A recent Article in the Americas Quarterly contributed by Michael G. Donovan and Theresa Turner-Jones, titled, “Caribbean Housing Is Expensive and Scarce. How to Change That”, brings to our attention the endemic problem of housing in the Caribbean region. Closer home in Jamaica we see this dilemma being played out. Despite lethargic economic growth over several decades and stagnating incomes, housing demand in Jamaica remains relatively robust. At least in relative terms, where housing stock has not kept apace with the rising demand caused by new purchasers entering into the work force. Also, where upwardly mobile home owners seek to trade up into properties of higher value and amenities there remains a mismatch between this legacy demand and current supply.
In Kingston, Jamaica this phenomena is most stark where traditional single family home communities are being transformed into town home and high density apartment/condominium communities. This transformation is rapidly occurring and has accelerated in the past five years, as firstly, the National Water Commission has increased public sewerage capacity and access, housing developers are being granted approval for building densities upwards to 75 rooms per acre. Consequently, the number of multifamily residences has proliferated in once sleepy and exclusive communities. Secondly, as precedent is set with new developments that change the nature and character of some neighbourhoods, traditional single family communities with rigid restrictive covenants preventing the subdivision of land are being transformed. The impact of these two events is very marked in the Kingston 6/Liguanea area as the commercial and infrastructural realignment of the city has resulted in an increase in demand for housing. Additionally, increased vehicular traffic and the absence of a reliable and efficient public transportation system has resulted in home owners being pulled closer to urban centres. Liguanea, is the new “mid-town”, with the community being supported by a number of private and public primary and high schools. Shopping plaza, including major supermarket chains, medical services, universities and the main hospital in Mona.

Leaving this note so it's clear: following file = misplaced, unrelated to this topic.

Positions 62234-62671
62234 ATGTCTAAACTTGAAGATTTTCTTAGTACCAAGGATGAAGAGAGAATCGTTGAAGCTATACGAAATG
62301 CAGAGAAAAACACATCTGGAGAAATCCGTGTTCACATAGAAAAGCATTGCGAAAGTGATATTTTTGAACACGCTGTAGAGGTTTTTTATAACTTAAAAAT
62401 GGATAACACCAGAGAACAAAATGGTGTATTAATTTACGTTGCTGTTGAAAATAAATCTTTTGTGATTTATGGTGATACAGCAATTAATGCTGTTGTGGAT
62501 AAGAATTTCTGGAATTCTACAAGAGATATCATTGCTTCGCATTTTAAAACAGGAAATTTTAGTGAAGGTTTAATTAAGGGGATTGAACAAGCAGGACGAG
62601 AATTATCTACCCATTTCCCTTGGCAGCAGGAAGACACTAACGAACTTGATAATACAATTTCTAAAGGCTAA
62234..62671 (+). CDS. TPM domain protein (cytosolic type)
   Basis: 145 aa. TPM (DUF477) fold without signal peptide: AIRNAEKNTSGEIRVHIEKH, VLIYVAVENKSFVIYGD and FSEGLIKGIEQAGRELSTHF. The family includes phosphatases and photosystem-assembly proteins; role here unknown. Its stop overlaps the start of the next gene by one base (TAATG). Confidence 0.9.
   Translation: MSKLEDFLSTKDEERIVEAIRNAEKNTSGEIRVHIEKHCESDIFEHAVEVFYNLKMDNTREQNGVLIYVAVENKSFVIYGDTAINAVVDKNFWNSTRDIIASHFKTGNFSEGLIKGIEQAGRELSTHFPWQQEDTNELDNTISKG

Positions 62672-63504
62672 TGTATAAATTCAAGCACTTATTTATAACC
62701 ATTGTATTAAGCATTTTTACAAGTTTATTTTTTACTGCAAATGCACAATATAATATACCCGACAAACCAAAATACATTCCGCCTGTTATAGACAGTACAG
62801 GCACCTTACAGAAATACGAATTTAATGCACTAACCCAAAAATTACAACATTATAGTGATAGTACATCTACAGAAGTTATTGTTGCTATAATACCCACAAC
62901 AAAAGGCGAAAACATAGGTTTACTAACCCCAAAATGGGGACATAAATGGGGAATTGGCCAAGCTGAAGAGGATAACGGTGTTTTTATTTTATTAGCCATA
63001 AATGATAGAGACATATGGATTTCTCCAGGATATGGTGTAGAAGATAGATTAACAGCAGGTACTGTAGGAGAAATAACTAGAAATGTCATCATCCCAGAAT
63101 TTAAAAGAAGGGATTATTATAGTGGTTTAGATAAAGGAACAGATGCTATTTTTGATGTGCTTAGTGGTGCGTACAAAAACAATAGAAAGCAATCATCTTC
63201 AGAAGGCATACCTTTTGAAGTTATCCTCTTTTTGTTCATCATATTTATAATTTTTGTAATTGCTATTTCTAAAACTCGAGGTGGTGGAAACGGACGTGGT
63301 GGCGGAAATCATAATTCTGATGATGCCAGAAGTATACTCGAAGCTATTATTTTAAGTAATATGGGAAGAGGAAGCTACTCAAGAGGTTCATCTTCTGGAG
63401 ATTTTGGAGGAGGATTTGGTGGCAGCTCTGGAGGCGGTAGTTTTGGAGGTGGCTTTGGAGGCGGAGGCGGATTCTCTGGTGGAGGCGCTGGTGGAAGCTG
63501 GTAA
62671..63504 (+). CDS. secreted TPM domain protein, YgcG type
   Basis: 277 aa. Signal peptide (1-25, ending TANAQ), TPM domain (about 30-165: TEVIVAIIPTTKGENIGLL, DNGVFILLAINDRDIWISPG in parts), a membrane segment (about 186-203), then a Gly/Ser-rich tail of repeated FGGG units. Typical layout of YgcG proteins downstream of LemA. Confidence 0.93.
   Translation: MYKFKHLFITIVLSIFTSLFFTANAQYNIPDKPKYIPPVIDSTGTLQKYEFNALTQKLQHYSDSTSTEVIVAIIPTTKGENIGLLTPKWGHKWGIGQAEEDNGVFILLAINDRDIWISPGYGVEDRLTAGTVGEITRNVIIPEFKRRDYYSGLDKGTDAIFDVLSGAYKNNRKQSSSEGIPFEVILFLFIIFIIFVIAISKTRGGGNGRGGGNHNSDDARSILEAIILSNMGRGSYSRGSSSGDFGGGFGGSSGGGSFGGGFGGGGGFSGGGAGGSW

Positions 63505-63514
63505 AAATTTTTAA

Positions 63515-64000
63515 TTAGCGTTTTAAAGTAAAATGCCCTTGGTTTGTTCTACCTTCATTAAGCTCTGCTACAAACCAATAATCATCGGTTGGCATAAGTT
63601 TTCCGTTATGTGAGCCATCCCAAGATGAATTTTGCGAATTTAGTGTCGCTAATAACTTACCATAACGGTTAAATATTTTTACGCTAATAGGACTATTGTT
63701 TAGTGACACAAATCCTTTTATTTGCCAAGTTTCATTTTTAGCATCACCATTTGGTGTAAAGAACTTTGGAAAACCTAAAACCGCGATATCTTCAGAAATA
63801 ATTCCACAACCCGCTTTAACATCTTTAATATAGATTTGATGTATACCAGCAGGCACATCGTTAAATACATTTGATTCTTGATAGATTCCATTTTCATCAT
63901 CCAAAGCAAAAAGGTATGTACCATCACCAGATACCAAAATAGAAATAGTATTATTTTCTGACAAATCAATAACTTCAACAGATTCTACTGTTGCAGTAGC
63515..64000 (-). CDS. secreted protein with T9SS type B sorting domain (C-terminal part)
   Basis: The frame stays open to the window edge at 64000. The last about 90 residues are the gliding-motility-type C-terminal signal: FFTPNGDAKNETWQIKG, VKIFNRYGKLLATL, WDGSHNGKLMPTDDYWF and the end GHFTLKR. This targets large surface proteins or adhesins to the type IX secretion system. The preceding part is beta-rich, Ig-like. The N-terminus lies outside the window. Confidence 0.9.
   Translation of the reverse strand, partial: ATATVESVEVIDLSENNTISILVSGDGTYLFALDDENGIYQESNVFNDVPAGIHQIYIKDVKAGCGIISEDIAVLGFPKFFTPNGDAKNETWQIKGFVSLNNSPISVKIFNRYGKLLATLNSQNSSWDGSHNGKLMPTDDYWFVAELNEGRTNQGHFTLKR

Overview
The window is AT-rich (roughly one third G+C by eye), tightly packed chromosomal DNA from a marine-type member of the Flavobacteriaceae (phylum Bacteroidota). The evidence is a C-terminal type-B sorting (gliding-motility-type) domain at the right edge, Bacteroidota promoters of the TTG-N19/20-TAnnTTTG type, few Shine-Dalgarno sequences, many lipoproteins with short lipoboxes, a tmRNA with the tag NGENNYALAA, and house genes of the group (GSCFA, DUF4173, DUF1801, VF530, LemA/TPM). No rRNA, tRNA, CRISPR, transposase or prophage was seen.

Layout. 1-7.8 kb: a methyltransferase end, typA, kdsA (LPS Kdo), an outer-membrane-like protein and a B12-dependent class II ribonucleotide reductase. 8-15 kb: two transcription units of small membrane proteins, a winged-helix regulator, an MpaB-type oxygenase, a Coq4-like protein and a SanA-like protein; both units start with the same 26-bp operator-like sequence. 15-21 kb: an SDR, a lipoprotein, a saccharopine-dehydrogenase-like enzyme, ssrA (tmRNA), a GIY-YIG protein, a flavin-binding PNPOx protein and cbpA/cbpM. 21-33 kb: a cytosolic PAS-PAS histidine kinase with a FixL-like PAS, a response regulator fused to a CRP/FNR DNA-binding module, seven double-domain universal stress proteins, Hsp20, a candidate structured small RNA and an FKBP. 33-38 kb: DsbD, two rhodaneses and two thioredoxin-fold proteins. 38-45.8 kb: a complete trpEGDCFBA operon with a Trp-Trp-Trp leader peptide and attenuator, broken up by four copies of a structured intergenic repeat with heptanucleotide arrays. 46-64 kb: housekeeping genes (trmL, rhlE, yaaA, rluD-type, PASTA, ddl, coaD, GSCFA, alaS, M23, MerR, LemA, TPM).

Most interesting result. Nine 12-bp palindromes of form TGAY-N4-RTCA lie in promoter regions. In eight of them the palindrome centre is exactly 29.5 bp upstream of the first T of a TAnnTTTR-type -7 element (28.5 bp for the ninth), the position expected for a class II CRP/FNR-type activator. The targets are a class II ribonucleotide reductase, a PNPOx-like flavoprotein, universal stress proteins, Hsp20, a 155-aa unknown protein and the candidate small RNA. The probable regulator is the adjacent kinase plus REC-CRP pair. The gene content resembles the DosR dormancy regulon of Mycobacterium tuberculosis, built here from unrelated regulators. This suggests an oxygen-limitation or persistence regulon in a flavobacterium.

The transformation being described is currently taking shape on Paddington Terrace in Liguanea. Paddington Terrace is separated by Liguanea Avenue with the upper section leading to Barbican Road and the lower section leading to East Kings House Road. Both upper and lower paddington have been part of the traditional upscale barbican area to include Chester Avenue, Dewsbury Avenue, Dillsbury Road and Hillsborough Avenue all apart of that enclave. However, lower Paddington Terrace has been transformed into a community of town homes and multi family apartments partly due to precedent being set for the approval and construction of multiple units and also the access to public sewerage lines along that main artery. These two events have resulted in the lower section of Paddington being transformed, while the upper section, with a number of strident and vigilant home owners preventing any attempt for application of a modification to the restrictive covenants that would lend them to the same fate. Many other traditional arteries in otherwise quiet communities are being transformed as demand persists and adjoining homeowners become less strident in their objection it is likely that this realignment of housing will continue. Of course if there is a drastic downturn in the economy caused by global events, or a sustained local recession, such as that experienced in the post FINSAC period, the supply-demand equilibrium could change. It would be prudent to be mindful of the indicators that could trigger this type of shift.